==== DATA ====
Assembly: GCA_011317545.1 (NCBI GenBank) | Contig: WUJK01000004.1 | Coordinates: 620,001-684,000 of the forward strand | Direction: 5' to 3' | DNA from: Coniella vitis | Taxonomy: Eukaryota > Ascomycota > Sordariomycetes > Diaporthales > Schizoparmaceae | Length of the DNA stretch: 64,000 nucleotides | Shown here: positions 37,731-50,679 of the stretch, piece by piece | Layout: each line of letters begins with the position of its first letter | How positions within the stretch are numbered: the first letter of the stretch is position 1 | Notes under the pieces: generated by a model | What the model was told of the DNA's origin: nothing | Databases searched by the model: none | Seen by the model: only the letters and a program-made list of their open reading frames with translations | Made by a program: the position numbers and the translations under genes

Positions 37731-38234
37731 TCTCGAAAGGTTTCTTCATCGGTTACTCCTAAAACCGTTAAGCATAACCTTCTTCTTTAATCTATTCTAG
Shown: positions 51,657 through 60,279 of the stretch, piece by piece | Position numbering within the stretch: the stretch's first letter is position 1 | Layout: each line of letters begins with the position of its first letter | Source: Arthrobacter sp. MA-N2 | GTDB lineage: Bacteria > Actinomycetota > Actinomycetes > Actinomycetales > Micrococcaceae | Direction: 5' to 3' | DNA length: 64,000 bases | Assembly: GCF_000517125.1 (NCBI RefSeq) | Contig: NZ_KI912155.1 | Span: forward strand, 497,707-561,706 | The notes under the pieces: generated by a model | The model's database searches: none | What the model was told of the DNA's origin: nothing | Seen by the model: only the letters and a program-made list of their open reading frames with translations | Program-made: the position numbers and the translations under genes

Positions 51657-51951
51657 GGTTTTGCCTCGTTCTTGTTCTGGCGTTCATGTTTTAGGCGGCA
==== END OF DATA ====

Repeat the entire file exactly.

Assembly: GCA_011317545.1 (NCBI GenBank) | Contig: WUJK01000004.1 | Coordinates: 620,001-684,000 of the forward strand | Direction: 5' to 3' | DNA from: Coniella vitis | Taxonomy: Eukaryota > Ascomycota > Sordariomycetes > Diaporthales > Schizoparmaceae | Length of the DNA stretch: 64,000 nucleotides | Shown here: positions 37,731-50,679 of the stretch, piece by piece | Layout: each line of letters begins with the position of its first letter | How positions within the stretch are numbered: the first letter of the stretch is position 1 | Notes under the pieces: generated by a model | What the model was told of the DNA's origin: nothing | Databases searched by the model: none | Seen by the model: only the letters and a program-made list of their open reading frames with translations | Made by a program: the position numbers and the translations under genes

Positions 37731-38234
37731 TCTCGAAAGGTTTCTTCATCGGTTACTCCTAAAACCGTTAAGCATAACCTTCTTCTTTAATCTATTCTAG
Shown: positions 51,657 through 60,279 of the stretch, piece by piece | Position numbering within the stretch: the stretch's first letter is position 1 | Layout: each line of letters begins with the position of its first letter | Source: Arthrobacter sp. MA-N2 | GTDB lineage: Bacteria > Actinomycetota > Actinomycetes > Actinomycetales > Micrococcaceae | Direction: 5' to 3' | DNA length: 64,000 bases | Assembly: GCF_000517125.1 (NCBI RefSeq) | Contig: NZ_KI912155.1 | Span: forward strand, 497,707-561,706 | The notes under the pieces: generated by a model | The model's database searches: none | What the model was told of the DNA's origin: nothing | Seen by the model: only the letters and a program-made list of their open reading frames with translations | Program-made: the position numbers and the translations under genes

Positions 51657-51951
51657 GGTTTTGCCTCGTTCTTGTTCTGGCGTTCATGTTTTAGGCGGCA